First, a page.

England’s special housing reforms are welcome, but what about private renters?

Lucy Cooper (Student)

Many people are happy to see that the government intends to improve social housing, however many people are raising the question why private renters should not get the same measures. In a recent white paper, the government have announced that reforms will include checks of the quality of homes and repairs and how the landlord engages with tenants and their handling of complaints.

The current law that is in place is the decent homes standard 2006 (which is the law that will be reformed) currently some of the standards set out that all social homes should have: 

  • an indoor bathroom and toilet, which should be replaced every 30 years
  • Kitchens must have an appropriate amount of workspace 
  • Adequate insulation against external noise
  • Adequate size and layout of common areas in flats.

As stated, the above only applied to social home. The issue still remains that people who privately rent, fewer properties meet the existing standard. Housing benefit is assessed on what is a reasonable amount of rent to pay goes on not the size of the building but as long as the bedrooms are above the minimum habitable size then it doesn’t matter how big the overall size of the property is.  

Sadly, thousands of individuals are still living in poor conditions and don’t know their rights when it comes to the minimum requirements for their home. Many people don’t know that it is a landlord’s requirement to fix these hazards to make sure your home is safe including: 

  • damp and mould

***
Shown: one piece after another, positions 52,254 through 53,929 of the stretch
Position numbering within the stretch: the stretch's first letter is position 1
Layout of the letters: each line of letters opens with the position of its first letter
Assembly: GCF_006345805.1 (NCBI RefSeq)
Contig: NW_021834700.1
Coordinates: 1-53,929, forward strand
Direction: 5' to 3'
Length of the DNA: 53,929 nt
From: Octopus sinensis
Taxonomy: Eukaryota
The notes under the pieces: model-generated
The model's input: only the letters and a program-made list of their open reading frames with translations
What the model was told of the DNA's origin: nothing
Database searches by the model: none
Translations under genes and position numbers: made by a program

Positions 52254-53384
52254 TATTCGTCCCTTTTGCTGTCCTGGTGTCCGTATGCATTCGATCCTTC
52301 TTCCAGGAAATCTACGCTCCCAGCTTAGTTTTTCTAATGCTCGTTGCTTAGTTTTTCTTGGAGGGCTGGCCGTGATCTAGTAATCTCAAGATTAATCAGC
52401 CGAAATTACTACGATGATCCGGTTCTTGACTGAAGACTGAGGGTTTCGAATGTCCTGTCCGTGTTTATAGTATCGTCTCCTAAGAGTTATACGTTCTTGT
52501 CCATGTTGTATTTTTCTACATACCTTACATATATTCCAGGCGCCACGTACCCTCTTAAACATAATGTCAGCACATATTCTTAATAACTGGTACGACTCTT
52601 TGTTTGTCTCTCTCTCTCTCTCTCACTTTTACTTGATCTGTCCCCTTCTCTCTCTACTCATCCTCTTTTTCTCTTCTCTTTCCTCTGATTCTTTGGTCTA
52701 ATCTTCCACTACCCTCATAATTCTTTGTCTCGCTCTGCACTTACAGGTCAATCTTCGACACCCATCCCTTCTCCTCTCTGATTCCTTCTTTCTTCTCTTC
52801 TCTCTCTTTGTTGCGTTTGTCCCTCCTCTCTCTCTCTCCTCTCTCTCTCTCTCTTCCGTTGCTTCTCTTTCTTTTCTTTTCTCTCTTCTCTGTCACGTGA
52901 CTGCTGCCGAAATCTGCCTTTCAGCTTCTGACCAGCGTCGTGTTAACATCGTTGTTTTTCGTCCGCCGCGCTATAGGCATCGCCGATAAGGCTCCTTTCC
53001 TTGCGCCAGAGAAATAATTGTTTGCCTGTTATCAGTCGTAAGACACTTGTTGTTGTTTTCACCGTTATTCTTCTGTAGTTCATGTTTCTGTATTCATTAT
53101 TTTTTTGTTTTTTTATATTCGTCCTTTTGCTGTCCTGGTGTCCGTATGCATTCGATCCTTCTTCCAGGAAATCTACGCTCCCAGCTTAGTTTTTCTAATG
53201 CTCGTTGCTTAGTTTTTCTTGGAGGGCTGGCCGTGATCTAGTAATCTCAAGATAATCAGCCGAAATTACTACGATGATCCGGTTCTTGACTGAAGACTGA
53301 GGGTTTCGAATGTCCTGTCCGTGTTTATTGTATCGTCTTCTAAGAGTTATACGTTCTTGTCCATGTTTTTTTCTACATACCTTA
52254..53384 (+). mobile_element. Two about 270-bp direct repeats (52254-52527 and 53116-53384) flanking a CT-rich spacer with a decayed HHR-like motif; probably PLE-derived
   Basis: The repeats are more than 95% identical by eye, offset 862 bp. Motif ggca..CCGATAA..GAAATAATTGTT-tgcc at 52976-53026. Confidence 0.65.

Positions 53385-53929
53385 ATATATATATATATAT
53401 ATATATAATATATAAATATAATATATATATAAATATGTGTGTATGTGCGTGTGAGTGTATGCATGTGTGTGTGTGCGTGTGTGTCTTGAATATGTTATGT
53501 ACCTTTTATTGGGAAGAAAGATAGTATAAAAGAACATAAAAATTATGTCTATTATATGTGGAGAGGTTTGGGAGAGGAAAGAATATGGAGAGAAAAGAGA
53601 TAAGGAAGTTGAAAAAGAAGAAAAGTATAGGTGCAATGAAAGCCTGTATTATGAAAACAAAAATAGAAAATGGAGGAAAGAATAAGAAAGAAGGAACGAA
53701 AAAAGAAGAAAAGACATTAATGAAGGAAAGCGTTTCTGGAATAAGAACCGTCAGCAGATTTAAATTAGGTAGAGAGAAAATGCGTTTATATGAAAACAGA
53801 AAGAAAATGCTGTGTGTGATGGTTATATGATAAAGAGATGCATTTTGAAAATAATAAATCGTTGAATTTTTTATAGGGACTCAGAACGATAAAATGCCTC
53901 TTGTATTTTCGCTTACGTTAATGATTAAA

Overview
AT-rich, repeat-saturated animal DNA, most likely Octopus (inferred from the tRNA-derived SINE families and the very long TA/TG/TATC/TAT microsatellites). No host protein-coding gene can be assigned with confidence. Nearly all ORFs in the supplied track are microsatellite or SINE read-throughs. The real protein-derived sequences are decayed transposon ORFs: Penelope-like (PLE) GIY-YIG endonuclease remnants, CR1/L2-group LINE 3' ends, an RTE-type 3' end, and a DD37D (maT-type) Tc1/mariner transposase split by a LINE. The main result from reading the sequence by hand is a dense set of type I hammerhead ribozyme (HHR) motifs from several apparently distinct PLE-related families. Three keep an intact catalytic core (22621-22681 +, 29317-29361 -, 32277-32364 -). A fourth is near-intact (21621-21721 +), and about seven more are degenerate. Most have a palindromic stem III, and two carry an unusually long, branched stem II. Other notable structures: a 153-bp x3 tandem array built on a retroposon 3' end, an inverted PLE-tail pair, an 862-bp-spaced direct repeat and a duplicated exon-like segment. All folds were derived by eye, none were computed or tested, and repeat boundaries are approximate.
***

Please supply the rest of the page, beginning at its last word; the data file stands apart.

• excess cold
  • blocked drains
  • water leaks and blocked toilets
  • roof leaks
  • electrical hazards

It is always good to first reach out to your landlord to see if they can help you with the repairs. However, if you have exhausted all options the final route is to take the landlord to court. The court can order your landlord to carry out repairs, pay compensation and make an unsafe property fit to live in. if you do take your issue to court it is important to be well prepared, ensure that you keep all letter and emails to your landlord, take photos of the disrepair, damage or bad conditions, keep receipts for any items you had to replace and obtain medical reports if your health has suffered.

If you have experienced any of these issues and require more advice at Staffordshire Legal Advice Clinic (SULAC) we offer free legal advice. Students are supervised by a qualified solicitor, if you wish to book an appointment with us, then please either call us on 01782 294800 or email us at SULAC@staffs.ac.uk. 

 

 

 

 

 

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